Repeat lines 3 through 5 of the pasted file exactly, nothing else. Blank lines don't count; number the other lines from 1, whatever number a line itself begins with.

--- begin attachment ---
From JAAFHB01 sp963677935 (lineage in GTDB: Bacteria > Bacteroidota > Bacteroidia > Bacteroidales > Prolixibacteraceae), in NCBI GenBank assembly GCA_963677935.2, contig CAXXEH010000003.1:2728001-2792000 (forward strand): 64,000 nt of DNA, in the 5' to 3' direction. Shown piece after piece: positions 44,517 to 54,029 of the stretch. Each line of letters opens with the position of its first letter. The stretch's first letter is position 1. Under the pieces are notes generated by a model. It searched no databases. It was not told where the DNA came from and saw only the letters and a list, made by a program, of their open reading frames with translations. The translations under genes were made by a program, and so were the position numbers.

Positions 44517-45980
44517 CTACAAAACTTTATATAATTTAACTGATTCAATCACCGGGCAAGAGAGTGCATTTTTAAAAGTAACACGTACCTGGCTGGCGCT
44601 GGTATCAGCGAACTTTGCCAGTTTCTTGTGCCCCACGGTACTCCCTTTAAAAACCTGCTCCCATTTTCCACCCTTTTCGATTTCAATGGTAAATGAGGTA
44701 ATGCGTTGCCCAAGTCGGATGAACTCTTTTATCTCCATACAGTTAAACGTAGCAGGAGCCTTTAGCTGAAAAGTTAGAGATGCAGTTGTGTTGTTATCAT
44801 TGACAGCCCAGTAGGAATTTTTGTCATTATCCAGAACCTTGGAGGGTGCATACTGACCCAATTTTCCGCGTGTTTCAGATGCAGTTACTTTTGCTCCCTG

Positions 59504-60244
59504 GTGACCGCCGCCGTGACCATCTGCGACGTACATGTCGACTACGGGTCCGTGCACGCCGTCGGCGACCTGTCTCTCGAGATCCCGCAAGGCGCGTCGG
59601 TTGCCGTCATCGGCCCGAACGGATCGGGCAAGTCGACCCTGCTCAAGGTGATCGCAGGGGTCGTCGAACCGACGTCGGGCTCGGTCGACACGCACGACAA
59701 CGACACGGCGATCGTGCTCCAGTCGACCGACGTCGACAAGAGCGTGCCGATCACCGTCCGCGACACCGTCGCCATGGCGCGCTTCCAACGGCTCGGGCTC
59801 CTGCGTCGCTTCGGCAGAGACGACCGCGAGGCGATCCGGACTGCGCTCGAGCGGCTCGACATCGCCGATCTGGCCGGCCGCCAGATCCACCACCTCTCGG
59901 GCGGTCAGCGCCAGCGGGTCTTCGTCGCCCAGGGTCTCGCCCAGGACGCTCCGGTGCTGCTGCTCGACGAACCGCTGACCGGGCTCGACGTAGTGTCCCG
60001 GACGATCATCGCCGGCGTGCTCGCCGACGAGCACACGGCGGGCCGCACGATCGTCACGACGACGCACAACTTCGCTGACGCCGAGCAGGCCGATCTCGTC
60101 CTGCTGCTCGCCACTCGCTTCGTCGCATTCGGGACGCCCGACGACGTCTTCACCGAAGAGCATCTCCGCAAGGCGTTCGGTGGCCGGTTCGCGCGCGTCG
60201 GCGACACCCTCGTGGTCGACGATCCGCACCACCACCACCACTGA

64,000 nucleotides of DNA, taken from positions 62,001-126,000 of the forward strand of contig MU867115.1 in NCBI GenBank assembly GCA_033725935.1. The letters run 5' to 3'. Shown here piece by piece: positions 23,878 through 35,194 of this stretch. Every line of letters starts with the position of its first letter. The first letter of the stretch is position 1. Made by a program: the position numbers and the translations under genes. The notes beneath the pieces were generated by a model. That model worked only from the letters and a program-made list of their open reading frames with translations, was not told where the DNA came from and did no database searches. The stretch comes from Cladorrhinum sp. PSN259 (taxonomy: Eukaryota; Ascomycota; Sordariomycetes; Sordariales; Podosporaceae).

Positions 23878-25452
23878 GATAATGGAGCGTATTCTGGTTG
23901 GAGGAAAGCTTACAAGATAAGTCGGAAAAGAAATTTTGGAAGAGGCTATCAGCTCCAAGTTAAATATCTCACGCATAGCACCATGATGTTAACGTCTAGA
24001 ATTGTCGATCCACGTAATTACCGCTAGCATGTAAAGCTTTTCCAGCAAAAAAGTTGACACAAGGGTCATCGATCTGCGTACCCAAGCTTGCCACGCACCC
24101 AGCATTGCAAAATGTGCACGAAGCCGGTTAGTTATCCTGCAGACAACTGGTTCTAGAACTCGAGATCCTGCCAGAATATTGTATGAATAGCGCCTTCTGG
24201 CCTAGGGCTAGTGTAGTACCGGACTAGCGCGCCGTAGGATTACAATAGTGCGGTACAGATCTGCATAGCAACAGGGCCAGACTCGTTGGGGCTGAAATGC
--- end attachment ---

44517 CTACAAAACTTTATATAATTTAACTGATTCAATCACCGGGCAAGAGAGTGCATTTTTAAAAGTAACACGTACCTGGCTGGCGCT
44601 GGTATCAGCGAACTTTGCCAGTTTCTTGTGCCCCACGGTACTCCCTTTAAAAACCTGCTCCCATTTTCCACCCTTTTCGATTTCAATGGTAAATGAGGTA
44701 ATGCGTTGCCCAAGTCGGATGAACTCTTTTATCTCCATACAGTTAAACGTAGCAGGAGCCTTTAGCTGAAAAGTTAGAGATGCAGTTGTGTTGTTATCAT